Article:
History of mosquitoborne diseases in the United States and implications for new pathogens

Max J. Moreno-Madriñán, Michael Turell

Research output: Contribution to journalArticle

12 Scopus citations

Abstract

The introduction and spread of West Nile virus and the recent introduction of chikungunya and Zika viruses into the Americas have raised concern about the potential for various tropical pathogens to become established in North America. A historical analysis of yellow fever and malaria incidences in the United States suggests that it is not merely a temperate climate that keeps these pathogens from becoming established. Instead, socioeconomic changes are the most likely explanation for why these pathogens essentially disappeared from the United States yet remain a problem in tropical areas. In contrast to these anthroponotic pathogens that require humans in their transmission cycle, zoonotic pathogens are only slightly affected by socioeconomic factors, which is why West Nile virus became established in North America. In light of increasing globalization, we need to be concerned about the introduction of pathogens such as Rift Valley fever, Japanese encephalitis, and Venezuelan equine encephalitis viruses.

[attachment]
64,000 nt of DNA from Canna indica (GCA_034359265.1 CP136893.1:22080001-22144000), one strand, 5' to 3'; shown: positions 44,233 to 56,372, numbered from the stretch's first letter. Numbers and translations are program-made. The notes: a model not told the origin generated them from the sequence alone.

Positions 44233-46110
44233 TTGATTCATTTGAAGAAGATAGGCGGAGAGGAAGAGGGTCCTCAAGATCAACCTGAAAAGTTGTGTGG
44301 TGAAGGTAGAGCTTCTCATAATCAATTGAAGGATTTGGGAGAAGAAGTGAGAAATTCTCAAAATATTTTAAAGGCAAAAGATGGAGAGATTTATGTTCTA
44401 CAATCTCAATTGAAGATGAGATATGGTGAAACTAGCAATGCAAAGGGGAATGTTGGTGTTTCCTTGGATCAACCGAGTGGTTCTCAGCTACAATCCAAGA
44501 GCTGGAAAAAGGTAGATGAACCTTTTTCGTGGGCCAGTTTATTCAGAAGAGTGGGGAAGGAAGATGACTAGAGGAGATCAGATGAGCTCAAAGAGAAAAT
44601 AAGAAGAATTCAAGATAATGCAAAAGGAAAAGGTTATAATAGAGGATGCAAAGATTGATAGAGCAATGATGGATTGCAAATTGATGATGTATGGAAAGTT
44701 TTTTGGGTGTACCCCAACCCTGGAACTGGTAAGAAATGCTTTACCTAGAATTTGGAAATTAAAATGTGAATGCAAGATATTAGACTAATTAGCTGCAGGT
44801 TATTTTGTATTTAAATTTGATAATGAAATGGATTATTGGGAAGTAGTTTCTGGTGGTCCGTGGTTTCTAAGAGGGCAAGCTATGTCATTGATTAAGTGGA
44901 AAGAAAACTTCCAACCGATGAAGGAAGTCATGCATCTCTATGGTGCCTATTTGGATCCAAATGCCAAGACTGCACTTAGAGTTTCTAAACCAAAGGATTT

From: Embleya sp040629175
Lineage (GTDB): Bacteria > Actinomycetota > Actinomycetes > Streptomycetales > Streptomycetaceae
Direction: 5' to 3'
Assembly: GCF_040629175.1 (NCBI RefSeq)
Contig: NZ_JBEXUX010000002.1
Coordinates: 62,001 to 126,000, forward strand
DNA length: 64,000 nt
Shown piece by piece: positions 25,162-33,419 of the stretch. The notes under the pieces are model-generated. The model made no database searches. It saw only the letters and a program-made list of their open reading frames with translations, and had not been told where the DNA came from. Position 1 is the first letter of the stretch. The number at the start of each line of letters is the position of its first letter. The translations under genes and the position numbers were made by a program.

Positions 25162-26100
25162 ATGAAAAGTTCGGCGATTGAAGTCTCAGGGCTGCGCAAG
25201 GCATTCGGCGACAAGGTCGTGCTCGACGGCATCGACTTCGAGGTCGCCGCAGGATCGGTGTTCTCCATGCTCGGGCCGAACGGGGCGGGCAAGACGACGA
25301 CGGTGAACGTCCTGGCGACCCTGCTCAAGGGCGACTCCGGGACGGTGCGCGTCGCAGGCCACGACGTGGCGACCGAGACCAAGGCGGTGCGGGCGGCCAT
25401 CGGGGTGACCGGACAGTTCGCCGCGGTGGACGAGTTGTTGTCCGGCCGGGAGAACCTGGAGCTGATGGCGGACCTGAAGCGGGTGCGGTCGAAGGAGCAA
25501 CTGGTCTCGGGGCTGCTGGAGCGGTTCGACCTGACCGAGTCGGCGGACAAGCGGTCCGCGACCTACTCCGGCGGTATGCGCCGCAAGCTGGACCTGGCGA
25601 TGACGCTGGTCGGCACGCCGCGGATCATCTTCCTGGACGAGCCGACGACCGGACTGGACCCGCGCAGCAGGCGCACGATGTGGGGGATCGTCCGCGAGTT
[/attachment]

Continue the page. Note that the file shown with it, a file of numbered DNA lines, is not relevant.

Original languageEnglish (US)
Pages (from-to)821-826
Number of pages6
JournalEmerging Infectious Diseases
Volume24
Issue number5
DOIs
StatePublished - May 2018

ASJC Scopus subject areas

  • Epidemiology
  • Microbiology (medical)
  • Infectious Diseases

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